Dependency Inversion Principle (DIP) - SOLID

Dependency Inversion Principle (DIP) - SOLID

Clean Code
Software Development
Published October 5, 2022
Due Date

The SOLID Principles

SOLID is an acronym for five other class-design principles:

The Dependency Inversion Principle (DIP)

☑️ Topic: Objects and Data Structures
☑️ Idea: High-level modules should not depend on low-level modules and both should depend on abstractions. Abstractions should not depend upon details, but details should depend on abstractions. Classes shouldn’t have to know implementation details from their dependencies.
☑️ Benefits: Low coupling, Maintainability.
☑️ Guideline: If your class depends on a lower-level module, you should change that module for an interface. If your class depends on implementation details from another class, you should encapsulate those behind an interface and use the interface instead.

Benefits Explained

  • Lowers coupling: It keeps high-level modules from knowing the details of their low-level modules and setting them up, reducing coupling between modules.
  • Less maintenance: If some implementation details change, no changes are needed on the clients because it only depends on an interface.

Interfaces in JavaScript and Typescript

JavaScript doesn't have explicit interfaces. Interfaces are implicit contracts in JavaScript because of duck typing.
Typescript has interfaces and the Dependency Inversion Principle can be applied directly to it. I’ll use Typescript to explain this principle.

Example in Typescript

Let’s look at a design example that applies the Dependency Inversion Principle to databases.


HereRecordService depends on a specific database class called MySQLiteDatabase. If we wanted to use another database we’d have to change the RecordService implementation.
// BAD class RecordService { database: MySQLiteDatabase; // constructor save(record: Record): void { if ( === undefined) { this.database.insert(record); } else { this.database.update(record); } } } class SQLiteDatabase{ insert(record: Record) { // insert } update(record: Record) { // update } }
The dependency is direct
notion image


HereRecordService depends on a Database interface. We can use a SqliteDatabase or a different database without changes in RecordService.
// GOOD class RecordService { database: Database; // constructor save(record: Record): void {; } } interface Database { save(record: Record): void; } class SQLiteDatabase implements Database { save(record: Record) { if ( === undefined) { // insert } else { // update } } }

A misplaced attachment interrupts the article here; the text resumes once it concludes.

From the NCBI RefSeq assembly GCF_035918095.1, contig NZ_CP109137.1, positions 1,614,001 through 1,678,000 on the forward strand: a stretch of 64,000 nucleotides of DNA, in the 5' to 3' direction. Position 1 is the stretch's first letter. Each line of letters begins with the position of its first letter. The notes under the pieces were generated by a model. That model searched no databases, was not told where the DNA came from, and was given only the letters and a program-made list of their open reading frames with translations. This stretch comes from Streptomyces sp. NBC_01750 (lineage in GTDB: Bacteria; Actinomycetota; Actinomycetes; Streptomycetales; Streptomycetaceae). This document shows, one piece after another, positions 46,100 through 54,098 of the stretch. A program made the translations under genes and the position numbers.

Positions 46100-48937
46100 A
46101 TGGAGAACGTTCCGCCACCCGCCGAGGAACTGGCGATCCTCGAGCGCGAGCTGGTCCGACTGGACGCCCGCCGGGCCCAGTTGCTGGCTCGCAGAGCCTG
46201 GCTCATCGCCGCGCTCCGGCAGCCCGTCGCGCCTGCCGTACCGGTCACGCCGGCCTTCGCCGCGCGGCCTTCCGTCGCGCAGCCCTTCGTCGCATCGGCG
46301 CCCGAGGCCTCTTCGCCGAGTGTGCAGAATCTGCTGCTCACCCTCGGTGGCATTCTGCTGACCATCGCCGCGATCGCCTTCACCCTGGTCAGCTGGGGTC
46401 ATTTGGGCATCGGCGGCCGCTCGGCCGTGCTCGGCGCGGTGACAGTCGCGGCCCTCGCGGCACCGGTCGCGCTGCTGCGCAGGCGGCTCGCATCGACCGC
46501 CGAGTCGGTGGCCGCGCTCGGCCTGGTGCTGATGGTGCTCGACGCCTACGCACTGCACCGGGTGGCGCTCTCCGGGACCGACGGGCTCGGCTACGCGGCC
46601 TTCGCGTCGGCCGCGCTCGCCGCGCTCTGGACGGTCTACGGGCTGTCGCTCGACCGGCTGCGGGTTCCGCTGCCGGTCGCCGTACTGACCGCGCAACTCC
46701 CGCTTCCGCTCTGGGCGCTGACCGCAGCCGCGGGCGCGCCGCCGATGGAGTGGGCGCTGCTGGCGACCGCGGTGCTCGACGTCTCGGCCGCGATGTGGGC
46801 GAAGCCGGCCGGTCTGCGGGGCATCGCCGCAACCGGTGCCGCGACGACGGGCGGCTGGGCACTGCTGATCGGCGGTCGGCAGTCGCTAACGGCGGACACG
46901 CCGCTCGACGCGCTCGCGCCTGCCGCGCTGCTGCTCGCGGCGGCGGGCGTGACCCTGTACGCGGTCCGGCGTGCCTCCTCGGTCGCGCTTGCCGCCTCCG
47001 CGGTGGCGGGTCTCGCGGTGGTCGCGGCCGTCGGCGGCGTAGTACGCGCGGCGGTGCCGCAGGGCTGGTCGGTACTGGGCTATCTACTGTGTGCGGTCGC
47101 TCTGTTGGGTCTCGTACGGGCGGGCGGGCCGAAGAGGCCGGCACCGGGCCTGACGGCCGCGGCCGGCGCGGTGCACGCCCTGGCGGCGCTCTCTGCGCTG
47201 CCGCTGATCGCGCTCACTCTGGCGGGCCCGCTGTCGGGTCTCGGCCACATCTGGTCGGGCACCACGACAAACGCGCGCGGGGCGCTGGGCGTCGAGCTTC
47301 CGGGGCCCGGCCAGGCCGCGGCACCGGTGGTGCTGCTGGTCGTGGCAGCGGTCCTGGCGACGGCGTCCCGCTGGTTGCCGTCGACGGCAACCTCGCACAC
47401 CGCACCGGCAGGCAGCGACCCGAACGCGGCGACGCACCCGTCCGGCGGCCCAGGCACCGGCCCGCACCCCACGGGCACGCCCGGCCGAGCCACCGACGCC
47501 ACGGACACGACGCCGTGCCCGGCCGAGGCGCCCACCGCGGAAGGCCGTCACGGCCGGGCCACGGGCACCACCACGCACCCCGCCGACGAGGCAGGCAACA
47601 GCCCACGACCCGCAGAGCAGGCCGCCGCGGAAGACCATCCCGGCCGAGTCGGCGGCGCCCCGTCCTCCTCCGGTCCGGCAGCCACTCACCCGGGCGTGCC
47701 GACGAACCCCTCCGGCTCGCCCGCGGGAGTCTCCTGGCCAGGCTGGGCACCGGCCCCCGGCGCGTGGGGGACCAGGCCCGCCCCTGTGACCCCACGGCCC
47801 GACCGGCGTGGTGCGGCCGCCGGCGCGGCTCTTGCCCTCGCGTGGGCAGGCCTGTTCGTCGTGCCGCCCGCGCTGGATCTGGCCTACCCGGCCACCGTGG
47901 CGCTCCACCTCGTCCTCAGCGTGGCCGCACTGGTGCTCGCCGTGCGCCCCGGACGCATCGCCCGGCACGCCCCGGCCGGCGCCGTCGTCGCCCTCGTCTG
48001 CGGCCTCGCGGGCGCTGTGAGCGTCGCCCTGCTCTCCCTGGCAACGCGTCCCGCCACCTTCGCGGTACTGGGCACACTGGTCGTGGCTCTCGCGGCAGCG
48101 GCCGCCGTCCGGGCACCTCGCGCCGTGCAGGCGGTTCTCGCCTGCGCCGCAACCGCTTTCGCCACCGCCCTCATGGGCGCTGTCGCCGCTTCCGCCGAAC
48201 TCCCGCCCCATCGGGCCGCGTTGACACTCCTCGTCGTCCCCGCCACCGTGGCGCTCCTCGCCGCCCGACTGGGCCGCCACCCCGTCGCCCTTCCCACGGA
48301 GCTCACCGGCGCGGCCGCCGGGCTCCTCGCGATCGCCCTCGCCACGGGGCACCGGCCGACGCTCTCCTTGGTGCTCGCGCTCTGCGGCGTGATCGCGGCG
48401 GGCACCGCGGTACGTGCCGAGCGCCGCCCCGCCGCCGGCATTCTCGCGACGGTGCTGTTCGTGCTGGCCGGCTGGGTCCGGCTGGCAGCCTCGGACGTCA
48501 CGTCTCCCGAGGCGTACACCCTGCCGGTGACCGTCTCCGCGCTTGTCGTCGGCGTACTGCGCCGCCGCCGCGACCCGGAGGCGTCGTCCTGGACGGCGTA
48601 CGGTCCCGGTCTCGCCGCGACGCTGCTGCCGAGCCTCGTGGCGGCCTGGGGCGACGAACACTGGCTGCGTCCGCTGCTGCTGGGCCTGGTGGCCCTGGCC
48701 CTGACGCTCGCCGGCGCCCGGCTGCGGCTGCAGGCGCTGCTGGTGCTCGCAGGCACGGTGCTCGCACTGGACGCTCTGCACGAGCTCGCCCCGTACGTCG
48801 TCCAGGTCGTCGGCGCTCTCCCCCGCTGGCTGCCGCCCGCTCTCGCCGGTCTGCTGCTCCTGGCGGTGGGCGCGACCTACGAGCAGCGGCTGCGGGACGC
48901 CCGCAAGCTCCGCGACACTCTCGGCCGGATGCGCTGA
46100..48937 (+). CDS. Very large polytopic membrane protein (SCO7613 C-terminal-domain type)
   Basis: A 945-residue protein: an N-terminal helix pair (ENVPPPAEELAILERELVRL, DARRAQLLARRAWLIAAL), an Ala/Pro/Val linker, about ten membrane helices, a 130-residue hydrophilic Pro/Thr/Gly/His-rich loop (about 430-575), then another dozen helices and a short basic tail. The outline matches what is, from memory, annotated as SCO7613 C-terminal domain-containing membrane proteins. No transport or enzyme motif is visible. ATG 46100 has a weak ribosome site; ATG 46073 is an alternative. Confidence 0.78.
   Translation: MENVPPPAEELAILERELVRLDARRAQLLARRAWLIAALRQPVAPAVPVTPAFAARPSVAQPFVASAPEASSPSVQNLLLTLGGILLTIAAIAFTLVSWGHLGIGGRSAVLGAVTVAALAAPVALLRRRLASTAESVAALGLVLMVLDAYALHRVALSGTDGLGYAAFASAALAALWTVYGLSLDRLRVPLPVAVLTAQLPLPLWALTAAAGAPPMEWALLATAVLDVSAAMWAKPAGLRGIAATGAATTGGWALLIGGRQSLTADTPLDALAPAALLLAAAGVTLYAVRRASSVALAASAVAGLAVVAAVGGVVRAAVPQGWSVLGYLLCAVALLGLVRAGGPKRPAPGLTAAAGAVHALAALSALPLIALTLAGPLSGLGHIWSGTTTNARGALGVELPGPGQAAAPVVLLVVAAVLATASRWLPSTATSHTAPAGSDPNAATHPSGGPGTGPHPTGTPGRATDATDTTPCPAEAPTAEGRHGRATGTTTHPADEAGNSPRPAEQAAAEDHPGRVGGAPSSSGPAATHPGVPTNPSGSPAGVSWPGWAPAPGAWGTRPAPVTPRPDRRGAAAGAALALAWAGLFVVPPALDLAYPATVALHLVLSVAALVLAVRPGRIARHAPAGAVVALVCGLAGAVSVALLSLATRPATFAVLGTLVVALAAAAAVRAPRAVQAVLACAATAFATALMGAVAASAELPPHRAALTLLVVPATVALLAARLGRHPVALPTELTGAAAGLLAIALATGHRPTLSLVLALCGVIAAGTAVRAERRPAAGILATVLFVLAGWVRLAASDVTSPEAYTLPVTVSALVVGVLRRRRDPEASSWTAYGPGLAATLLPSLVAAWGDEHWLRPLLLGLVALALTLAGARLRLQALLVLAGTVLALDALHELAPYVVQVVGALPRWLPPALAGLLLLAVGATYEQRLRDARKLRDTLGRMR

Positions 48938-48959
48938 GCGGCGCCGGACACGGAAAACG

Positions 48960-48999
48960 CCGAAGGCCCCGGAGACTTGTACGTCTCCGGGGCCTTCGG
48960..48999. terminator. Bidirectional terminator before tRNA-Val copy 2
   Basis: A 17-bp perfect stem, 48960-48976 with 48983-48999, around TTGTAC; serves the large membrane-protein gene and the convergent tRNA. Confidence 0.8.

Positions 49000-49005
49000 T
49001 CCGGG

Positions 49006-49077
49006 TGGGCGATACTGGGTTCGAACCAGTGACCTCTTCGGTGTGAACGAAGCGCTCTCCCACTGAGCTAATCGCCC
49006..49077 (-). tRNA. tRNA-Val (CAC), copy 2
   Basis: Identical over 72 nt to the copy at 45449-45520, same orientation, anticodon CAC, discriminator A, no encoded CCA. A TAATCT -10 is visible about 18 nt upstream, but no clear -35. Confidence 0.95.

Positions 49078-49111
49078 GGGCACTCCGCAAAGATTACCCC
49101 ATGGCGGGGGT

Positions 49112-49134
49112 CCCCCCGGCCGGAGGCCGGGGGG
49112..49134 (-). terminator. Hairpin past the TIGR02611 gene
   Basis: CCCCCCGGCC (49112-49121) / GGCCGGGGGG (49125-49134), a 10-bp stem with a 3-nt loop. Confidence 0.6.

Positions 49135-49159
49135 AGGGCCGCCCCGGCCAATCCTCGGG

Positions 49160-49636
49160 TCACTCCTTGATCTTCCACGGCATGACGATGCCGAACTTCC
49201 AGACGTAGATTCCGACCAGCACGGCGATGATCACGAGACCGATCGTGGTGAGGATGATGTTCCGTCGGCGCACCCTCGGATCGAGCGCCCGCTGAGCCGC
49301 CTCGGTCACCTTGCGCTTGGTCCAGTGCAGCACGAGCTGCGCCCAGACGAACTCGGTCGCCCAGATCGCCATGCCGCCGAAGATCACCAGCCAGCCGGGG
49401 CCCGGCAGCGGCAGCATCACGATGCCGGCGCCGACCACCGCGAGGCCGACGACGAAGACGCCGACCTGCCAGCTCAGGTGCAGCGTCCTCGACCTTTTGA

The dependency was inverted
notion image

Example in JavaScript

Let’s look at a design example that uses the Dependency Inversion Principle in JavaScript. This is a bit more complex because interfaces are implicit.


// BAD class InventoryRequester { constructor() { this.REQ_METHODS = ["HTTP"]; } requestItem(item) { // ... } } class InventoryTracker { constructor(items) { this.items = items; // BAD: We have created a dependency on a specific request implementation. // We should just have requestItems depend on a request method: `request` this.requester = new InventoryRequester(); } requestItems() { this.items.forEach(item => { this.requester.requestItem(item); }); } } const inventoryTracker = new InventoryTracker(["apples", "bananas"]); inventoryTracker.requestItems();


//GOOD class InventoryTracker { constructor(items, requester) { this.items = items; this.requester = requester; } requestItems() { this.items.forEach(item => { this.requester.requestItem(item); }); } } class InventoryRequesterV1 { constructor() { this.REQ_METHODS = ["HTTP"]; } requestItem(item) { // ... } } class InventoryRequesterV2 { constructor() { this.REQ_METHODS = ["WS"]; } requestItem(item) { // ... } } // By constructing our dependencies externally and injecting them, we can easily // substitute our request module for a fancy new one that uses WebSockets. const inventoryTracker = new InventoryTracker( ["apples", "bananas"], new InventoryRequesterV2() ); inventoryTracker.requestItems();